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3 components that factor into residential property tax

Part of homeownership is paying property tax either in full or installments. However, not many give a thought about the factors contributing a tax that arrives yearly. Homeowners must understand why their property tax can be so expensive. These factors include home assessment, public services, and other circumstances, such as home sales in the neighborhood and local government budget.



With property tax, homeowners pay the bill in full or installments because it’s part of homeownership. However, few think about the factors contributing a tax that arrives yearly. It’s time many homeowners understand why their property tax is so expensive. 

Home assessment

While the answer varies by state, an assessor must come to the home and determine market value one a year to once every five years. Sales comparison and reproduction costs, calculate the final assessment value for the home, and one of those options occur. The sales comparison compares the home to neighborhood sale prices in recent years. Afterward, the assessor finds details that make the home valuable or not valuable compared to others. In reproduction costs, assessors determine the cost of reproducing the home from scratch.

Depreciation, land value, materials, and labor are part of the cost. The chosen option (which varies by state, city, and county) is combined with the following paragraph to calculate the property tax. Understand that higher-priced homes get a higher property tax bill.

Public services

The state, county, and city rely on property taxes to pay for public services. Local government services such as libraries, public schools, roads, public transportation, emergency response services, and parks/recreation appear free, but it isn’t. Property taxes keep free services free. The local government determines the costs, and some states charge more than others.

Specifically, public services taxes use mill levies to calculate fees for these ‘free’ services. Mill levies are a percentage of the home’s value. Typically, a mill represents a percentage of the property value. If the property is worth $100,000, for example, and the mill levy is one percent, the amount will equal $1,000. However, the mill fluctuates depending on local need. There is one mill levy per public service, so if a city has several public services, there are several mill levy amounts.

In that case, multiple mill levies from public services offer their percentage and total amount. Then, those amounts combine with the home assessment to create a larger sum. Other names for it are mileage tax, mileage rate, and mill rate. Moreover, it’s rare for homeowners to not pay at least one mill levy with the home assessment.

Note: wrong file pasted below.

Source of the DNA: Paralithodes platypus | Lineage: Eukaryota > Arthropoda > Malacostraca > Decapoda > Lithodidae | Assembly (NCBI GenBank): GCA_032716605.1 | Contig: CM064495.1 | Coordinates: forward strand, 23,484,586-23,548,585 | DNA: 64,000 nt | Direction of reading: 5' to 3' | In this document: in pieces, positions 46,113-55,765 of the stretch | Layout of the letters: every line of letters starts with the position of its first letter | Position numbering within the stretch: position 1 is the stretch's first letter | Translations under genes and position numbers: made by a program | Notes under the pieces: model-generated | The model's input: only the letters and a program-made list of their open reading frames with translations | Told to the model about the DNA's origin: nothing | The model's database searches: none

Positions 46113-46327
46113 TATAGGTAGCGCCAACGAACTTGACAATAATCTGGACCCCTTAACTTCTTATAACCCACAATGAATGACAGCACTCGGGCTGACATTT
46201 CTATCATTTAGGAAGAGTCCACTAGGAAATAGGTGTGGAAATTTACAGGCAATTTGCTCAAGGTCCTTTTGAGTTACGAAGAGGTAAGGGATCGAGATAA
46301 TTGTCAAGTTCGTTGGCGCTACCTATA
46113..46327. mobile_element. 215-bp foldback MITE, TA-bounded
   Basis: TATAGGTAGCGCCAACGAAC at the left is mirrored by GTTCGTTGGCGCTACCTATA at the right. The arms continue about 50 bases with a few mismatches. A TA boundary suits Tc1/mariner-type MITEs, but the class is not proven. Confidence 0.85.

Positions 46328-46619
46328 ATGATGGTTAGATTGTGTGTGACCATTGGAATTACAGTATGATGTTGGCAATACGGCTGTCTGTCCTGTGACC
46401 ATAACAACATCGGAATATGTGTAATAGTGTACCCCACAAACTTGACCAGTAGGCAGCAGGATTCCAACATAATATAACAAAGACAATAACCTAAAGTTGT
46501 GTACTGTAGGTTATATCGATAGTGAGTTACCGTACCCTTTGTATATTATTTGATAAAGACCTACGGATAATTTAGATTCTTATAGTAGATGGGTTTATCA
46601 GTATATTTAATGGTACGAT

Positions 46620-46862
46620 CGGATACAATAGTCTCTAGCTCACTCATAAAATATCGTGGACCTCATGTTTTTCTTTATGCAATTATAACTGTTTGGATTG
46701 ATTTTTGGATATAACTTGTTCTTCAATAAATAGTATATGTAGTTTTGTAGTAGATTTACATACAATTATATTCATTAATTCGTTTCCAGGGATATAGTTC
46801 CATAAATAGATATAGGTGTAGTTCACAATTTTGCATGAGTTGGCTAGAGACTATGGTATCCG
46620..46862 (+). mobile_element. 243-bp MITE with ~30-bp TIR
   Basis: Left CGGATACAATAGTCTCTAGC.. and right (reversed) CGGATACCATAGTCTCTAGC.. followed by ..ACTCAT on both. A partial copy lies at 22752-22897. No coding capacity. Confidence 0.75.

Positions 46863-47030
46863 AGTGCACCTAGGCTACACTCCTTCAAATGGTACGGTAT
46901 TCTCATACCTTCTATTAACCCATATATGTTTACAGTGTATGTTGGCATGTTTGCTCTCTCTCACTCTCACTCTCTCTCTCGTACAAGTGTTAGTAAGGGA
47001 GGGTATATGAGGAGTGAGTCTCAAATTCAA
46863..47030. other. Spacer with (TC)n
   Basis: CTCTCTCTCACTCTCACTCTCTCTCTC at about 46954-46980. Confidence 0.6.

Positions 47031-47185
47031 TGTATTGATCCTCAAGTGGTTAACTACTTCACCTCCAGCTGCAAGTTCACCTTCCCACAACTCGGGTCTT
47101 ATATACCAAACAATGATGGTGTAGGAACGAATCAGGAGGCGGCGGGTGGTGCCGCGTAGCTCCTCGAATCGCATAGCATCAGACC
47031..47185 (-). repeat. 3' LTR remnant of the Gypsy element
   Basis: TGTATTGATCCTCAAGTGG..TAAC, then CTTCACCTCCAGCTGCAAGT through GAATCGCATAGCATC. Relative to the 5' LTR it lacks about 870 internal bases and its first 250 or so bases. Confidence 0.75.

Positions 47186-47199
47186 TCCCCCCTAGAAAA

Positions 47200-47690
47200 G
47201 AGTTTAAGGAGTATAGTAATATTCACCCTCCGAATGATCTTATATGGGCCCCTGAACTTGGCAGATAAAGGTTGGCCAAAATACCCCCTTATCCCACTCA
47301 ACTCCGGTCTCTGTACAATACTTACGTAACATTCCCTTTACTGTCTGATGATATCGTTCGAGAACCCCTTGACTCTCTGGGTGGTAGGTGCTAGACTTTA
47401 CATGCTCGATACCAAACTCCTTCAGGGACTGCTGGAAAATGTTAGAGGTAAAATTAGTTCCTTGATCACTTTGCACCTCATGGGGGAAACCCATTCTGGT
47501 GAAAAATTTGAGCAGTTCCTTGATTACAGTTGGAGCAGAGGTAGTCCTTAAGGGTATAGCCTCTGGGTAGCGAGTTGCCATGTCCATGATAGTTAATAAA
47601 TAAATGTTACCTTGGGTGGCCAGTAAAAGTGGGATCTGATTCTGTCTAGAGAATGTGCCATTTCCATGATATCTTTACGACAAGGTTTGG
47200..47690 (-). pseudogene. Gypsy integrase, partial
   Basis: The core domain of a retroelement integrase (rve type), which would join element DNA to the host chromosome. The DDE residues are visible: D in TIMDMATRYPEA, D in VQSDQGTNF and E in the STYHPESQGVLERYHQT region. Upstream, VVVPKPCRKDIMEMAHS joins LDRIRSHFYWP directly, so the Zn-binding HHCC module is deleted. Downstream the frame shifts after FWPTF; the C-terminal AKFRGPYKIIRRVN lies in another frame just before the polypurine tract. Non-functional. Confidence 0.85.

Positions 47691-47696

The least homeowners can do is learn how the government came up with a unique total. (Source)

Factors affecting property tax

If there’s concern about rising property taxes, select factors are causing the increase. Circumstances such as recent home sales in the neighborhood, construction, local government budget, and state/county/city-specific tax are uncontrollable. Homeowners can control the remaining circumstances (i.e., location and interior/exterior home improvement projects). Specifically, lower the bill by choosing a state, city, county, and neighborhood where property tax is affordable.

A property tax calculator related to the state of interest may help out. Furthermore, choose home improvement projects that are worth an increase in taxes while appealing to future buyers. Last, read past property tax bills to see the nickel-and-dime costs adding up to the costly bill so you know what to expect.

Since it’s part of homeownership, the least homeowners can do is learn how the government came up with the unique total. The same factors raising property taxes can also lower it, so understanding the process is vital. With this information, buyers and homeowners can control the amount to pay.

DISCLAIMER: This article expresses my own ideas and opinions. Any information I have shared are from sources that I believe to be reliable and accurate. I did not receive any financial compensation for writing this post, nor do I own any shares in any company I’ve mentioned. I encourage any reader to do their own diligent research first before making any investment decisions.

Tonya Jones Reynolds is a freelance writer specializing in real estate, marketing, and money articles for Born2Invest. Some past and present companies she writes for include Blogmutt, YouQueen, Blasting News, Reflect & Refresh, Inman News,, and Textbroker. With 7+ years of experience as a freelance writer, she joined Born2Invest as a contributor to help readers make good decisions about their financial and professional lives.